The objective of this proposal is to develop new therapeutic reagents for breast cancer. It is our hypothesis that improved diabody-based molecules with affinity for HER2/neu can be engineered and will prove to be effective vehicles for the radioimmunotherapy (RAIT) of breast cancer. The first Technical Objective (T.O.) focuses on the optimization of the production of the selected diabody and the identification of the optimal radionuclide and labeling strategy for diabody-based RAIT. This T.O. also involves an investigation into the impact on diabody targeting and RAIT of a variety of factors likely to be encountered in a clinical setting. These include the degree of antigen density, the route (i.v. bolus or continuous infusion) and frequency of administration, the presence of disseminated disease, and the effect of antigen expression on normal tissues. Completion of these experiments will set the stage for proceeding to the clinical evaluation of diabody-based targeting of breast cancer in our second Technical Objective. The clinical component of this proposal (to be initiated in year 3) will entail a Phase I radioimmunoimaging and radioimmunoguided surgery trial designed to elicit information on the dosimetry, specificity and tumor penetration properties of radiolabeled C6.5 diabody, and will assess the RAIT potential of this molecule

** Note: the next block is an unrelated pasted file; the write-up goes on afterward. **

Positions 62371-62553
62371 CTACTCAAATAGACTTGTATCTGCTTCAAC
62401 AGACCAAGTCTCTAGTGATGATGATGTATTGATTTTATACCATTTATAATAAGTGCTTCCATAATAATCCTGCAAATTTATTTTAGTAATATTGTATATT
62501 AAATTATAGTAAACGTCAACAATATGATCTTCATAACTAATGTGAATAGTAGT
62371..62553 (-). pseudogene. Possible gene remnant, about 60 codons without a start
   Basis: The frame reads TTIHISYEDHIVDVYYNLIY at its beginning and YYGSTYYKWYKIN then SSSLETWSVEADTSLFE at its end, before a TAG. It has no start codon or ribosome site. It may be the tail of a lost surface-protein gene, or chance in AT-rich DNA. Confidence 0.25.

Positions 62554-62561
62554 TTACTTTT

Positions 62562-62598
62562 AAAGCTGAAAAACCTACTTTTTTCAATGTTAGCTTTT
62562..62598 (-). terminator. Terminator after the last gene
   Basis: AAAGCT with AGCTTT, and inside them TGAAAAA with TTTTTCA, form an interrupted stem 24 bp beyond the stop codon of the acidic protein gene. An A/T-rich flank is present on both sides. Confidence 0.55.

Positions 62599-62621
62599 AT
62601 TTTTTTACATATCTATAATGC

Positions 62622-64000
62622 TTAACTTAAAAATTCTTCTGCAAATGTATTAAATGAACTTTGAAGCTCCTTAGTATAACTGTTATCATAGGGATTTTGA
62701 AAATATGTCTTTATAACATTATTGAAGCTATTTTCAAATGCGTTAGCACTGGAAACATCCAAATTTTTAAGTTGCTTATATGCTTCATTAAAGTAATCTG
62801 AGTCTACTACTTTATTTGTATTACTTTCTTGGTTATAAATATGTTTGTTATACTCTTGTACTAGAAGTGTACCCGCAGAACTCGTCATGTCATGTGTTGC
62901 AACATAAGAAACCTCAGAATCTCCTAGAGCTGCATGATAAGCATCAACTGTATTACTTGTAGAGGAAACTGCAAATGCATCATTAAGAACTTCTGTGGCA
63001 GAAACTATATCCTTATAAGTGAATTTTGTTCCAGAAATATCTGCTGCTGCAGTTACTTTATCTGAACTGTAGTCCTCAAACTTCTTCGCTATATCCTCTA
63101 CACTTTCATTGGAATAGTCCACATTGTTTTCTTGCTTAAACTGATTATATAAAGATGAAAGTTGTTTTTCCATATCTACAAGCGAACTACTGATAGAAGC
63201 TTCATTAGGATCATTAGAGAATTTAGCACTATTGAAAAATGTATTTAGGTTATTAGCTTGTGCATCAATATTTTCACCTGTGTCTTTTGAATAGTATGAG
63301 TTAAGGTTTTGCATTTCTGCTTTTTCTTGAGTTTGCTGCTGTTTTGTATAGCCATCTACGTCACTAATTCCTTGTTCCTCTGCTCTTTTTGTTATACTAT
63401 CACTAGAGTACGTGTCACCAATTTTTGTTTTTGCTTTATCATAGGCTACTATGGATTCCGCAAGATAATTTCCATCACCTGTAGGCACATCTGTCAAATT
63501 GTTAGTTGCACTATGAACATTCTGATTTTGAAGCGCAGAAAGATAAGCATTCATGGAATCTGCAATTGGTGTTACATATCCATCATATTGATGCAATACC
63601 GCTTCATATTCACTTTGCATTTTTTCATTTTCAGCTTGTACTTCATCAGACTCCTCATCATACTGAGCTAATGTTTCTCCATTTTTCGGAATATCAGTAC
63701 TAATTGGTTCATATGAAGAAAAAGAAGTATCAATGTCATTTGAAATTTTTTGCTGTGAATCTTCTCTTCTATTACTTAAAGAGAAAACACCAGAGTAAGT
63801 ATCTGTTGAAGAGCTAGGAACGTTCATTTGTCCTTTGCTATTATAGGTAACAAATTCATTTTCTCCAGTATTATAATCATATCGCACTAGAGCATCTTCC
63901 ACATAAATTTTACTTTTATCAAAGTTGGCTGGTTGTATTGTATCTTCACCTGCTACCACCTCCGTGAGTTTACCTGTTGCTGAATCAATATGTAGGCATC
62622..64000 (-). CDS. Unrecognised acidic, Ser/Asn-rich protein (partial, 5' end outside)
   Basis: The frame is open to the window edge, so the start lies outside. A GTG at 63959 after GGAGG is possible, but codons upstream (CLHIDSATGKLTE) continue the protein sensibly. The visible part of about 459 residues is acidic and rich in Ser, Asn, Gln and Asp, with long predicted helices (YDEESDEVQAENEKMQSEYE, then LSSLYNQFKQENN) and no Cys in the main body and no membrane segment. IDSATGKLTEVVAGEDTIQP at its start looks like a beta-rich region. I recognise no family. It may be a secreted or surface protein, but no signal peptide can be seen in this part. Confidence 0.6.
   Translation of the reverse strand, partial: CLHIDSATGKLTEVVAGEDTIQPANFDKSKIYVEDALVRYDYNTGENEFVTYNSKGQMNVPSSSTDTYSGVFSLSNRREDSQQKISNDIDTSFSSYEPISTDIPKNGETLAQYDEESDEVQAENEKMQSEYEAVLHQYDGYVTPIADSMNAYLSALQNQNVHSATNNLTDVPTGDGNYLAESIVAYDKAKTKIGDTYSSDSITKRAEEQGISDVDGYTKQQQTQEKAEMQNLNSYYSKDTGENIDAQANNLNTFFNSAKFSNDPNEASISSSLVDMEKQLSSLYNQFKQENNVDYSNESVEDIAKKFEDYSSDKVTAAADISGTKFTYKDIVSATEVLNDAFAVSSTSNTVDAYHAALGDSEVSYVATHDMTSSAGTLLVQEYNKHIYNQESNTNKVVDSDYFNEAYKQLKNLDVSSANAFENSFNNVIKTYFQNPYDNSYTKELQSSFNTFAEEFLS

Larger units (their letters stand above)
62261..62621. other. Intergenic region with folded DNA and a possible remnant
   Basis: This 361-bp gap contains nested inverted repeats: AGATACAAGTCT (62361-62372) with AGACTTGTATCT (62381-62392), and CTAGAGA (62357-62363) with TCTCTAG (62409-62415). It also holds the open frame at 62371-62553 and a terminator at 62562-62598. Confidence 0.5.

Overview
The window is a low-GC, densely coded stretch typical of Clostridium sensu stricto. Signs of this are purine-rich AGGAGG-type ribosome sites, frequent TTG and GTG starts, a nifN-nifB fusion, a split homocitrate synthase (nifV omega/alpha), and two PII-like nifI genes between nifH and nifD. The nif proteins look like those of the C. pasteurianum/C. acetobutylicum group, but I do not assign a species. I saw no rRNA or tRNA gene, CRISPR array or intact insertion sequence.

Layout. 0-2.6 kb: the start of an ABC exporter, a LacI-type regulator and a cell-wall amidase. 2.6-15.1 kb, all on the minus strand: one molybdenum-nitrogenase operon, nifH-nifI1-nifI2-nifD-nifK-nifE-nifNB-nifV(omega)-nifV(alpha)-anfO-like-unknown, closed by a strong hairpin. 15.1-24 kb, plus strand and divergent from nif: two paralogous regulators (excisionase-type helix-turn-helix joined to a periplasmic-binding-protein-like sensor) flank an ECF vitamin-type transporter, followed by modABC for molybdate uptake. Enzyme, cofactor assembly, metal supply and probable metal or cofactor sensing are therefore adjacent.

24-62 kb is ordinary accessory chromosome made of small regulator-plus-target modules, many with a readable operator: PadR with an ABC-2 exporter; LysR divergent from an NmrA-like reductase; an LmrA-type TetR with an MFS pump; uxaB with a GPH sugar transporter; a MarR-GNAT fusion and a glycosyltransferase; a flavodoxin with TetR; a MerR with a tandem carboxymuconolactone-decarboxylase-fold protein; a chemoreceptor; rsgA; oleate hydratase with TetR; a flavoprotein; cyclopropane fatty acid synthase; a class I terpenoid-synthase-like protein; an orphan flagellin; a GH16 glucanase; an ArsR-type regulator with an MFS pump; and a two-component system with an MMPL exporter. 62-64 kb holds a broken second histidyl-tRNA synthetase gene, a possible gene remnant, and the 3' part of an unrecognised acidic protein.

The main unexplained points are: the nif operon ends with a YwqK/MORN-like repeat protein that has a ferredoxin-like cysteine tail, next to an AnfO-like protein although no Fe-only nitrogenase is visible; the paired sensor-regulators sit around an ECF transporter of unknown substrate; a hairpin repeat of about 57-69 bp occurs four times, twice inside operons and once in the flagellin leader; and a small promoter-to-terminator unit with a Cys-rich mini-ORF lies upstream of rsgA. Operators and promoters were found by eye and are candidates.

Reversal of Multidrug Resistance in Breast Cancer( )

4 editions published between 1994 and 1997 in English and held by 0 WorldCat member libraries worldwide